Manual Test Management – Planning

October 1st, 2010 by Bill Echlin

When it’s time to start planning your manual test efforts, being thorough in your preparation is the best way to ensure success. The most efficient way to begin developing your cases is to have your projects organized with test management planning tools such as Software Planner and TestComplete. These tools can help keep your tests organized, are easy to use, and require little in the way of maintenance. Once you’ve got your projects organized into separate automation and manual folders within the software’s library, you can start creating and executing your manual tests.

The key to planning successful manual execution is to develop requirements that are descriptive enough to include enough information for testers and programmers. Such requirements leave out extraneous information and unnecessary detail. When writing your requirements, make sure to explain any processes or details that you refer to. Although you do want to keep the description as short as possible, don’t leave out any important information. Manual test management tools are useful when writing requirements as they provide full traceability between cases and requirements.

When creating your requirements, it’s helpful to organize them by release within your management tool. Include numbered steps for any logic that needs to be followed, in order for testers to know what to place their focus on. It’s helpful to include a screenshot of any prototypes, so that both testers and developers can see the desired result. Finally, don’t forget to include business rules, so that you can identify the needed fields, define how large they should be and if they are required. This not only gives developers something to code from, but gives testers something to work from.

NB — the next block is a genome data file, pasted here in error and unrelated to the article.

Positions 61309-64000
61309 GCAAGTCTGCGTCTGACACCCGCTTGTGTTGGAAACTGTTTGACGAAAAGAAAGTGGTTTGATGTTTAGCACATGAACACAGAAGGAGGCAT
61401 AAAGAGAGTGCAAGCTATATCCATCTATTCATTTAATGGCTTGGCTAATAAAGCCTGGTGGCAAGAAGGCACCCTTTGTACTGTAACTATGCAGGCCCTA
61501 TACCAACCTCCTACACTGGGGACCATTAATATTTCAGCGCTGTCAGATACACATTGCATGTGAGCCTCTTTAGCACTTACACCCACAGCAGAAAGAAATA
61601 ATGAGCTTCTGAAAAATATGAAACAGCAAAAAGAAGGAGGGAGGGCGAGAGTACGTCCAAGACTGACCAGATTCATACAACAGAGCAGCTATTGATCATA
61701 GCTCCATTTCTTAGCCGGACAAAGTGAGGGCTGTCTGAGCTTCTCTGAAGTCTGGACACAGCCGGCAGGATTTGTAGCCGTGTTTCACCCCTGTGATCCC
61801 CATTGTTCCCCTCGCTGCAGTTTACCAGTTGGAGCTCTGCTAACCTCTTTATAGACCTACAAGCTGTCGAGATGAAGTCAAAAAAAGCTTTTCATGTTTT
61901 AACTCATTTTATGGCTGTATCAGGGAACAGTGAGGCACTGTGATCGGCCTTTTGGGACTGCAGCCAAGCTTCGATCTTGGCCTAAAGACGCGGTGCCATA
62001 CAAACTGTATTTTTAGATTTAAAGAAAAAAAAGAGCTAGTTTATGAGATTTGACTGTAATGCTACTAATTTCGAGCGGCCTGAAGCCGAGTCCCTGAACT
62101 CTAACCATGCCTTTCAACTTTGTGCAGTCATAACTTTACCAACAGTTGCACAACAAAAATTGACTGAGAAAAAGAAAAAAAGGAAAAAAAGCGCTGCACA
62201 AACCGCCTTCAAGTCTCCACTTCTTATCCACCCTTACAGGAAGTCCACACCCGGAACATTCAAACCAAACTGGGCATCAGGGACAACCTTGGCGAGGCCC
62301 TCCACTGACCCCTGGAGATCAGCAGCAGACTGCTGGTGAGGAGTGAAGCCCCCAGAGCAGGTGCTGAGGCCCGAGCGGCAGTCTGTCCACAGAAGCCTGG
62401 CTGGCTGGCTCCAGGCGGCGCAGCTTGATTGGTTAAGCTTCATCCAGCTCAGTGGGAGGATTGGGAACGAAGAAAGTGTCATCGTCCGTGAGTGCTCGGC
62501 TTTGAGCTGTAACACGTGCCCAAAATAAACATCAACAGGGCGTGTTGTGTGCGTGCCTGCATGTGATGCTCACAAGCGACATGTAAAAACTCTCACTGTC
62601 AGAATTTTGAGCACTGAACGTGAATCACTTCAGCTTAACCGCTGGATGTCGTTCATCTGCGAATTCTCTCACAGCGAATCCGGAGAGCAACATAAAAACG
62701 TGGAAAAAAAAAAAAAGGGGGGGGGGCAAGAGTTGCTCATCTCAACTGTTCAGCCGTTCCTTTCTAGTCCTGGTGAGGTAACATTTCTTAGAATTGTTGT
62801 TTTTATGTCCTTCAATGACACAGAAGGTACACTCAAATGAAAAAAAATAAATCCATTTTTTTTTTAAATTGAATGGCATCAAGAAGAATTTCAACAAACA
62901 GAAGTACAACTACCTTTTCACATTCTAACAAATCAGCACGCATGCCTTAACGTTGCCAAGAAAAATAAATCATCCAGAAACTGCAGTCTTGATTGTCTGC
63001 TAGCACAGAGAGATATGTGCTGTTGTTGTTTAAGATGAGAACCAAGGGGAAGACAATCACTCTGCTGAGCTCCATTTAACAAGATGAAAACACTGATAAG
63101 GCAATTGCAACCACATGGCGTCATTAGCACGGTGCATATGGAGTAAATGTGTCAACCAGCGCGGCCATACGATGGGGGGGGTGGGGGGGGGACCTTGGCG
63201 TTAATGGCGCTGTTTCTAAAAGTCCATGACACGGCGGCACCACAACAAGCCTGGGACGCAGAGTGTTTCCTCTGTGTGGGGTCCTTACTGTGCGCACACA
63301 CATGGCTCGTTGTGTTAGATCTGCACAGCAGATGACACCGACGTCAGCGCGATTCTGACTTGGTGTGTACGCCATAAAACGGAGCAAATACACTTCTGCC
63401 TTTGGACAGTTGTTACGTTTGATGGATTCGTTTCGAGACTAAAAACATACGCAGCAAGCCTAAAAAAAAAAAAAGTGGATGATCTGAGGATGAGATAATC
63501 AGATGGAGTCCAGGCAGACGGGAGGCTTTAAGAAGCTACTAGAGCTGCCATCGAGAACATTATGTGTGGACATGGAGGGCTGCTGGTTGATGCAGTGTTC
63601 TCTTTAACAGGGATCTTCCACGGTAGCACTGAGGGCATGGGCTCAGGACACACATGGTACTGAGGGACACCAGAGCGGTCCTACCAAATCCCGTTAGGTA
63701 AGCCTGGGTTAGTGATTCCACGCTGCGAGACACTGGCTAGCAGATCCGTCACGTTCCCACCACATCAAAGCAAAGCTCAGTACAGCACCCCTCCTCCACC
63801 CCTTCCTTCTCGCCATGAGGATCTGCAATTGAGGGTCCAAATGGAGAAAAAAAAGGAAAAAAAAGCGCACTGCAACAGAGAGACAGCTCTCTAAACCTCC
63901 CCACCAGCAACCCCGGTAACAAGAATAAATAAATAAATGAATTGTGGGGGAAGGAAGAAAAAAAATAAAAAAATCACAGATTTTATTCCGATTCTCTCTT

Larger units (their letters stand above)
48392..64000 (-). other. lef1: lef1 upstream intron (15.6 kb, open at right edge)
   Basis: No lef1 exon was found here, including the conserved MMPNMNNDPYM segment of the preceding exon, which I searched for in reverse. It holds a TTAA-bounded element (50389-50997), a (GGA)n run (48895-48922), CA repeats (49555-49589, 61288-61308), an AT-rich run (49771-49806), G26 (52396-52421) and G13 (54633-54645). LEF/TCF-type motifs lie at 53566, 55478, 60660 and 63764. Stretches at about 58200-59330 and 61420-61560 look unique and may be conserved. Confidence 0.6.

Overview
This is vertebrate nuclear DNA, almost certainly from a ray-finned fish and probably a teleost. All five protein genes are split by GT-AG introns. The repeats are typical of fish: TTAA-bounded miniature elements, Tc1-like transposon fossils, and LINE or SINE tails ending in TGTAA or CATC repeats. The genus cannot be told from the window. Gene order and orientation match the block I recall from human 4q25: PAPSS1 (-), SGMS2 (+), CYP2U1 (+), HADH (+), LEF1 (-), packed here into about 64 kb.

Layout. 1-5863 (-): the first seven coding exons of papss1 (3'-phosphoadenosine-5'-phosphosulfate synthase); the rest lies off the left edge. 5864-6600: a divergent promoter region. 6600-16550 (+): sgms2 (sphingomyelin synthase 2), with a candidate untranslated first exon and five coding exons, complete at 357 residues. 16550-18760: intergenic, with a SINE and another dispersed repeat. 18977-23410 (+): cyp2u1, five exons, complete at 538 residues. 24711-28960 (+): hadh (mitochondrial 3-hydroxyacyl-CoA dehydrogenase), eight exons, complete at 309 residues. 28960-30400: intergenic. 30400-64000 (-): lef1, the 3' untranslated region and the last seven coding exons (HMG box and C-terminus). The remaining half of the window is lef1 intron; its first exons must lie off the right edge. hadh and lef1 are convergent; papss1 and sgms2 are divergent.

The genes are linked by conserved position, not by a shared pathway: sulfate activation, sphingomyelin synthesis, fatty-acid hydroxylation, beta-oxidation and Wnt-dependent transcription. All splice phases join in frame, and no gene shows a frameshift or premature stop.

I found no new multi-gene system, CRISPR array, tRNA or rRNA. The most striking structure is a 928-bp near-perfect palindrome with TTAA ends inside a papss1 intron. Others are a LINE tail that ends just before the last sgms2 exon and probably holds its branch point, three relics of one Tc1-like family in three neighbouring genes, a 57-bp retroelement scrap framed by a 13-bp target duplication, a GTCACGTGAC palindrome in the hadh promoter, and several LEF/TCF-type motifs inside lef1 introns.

Once you’ve got your requirements and business rules for each case that you want to create, it’s time to start running the tests. For manual cases, it’s a good idea to run positive, negative and performance tests. Positive tests will cover the application the way it was designed, testing what should happen using valid data. Negative tests try to push the boundaries, covering those conditions as a way of trying to break the code. Performance testing allows you to cover the speed of a program when it’s running. You can review the results of each of these types of cases in your test management tool, and compare pass/fail rates and other data within the program’s dashboard.

By following these best practices for creating your manual test cases, you can help reduce the time wasted in having to rework items for the client before proceeding with a project. This will save your team valuable time and money. With properly scoped requirements and a well-defined prototype, your testers and developers can efficiently code and run cases. This all avoids rework and rerunning, which means reduced timelines and less expenditure.

 

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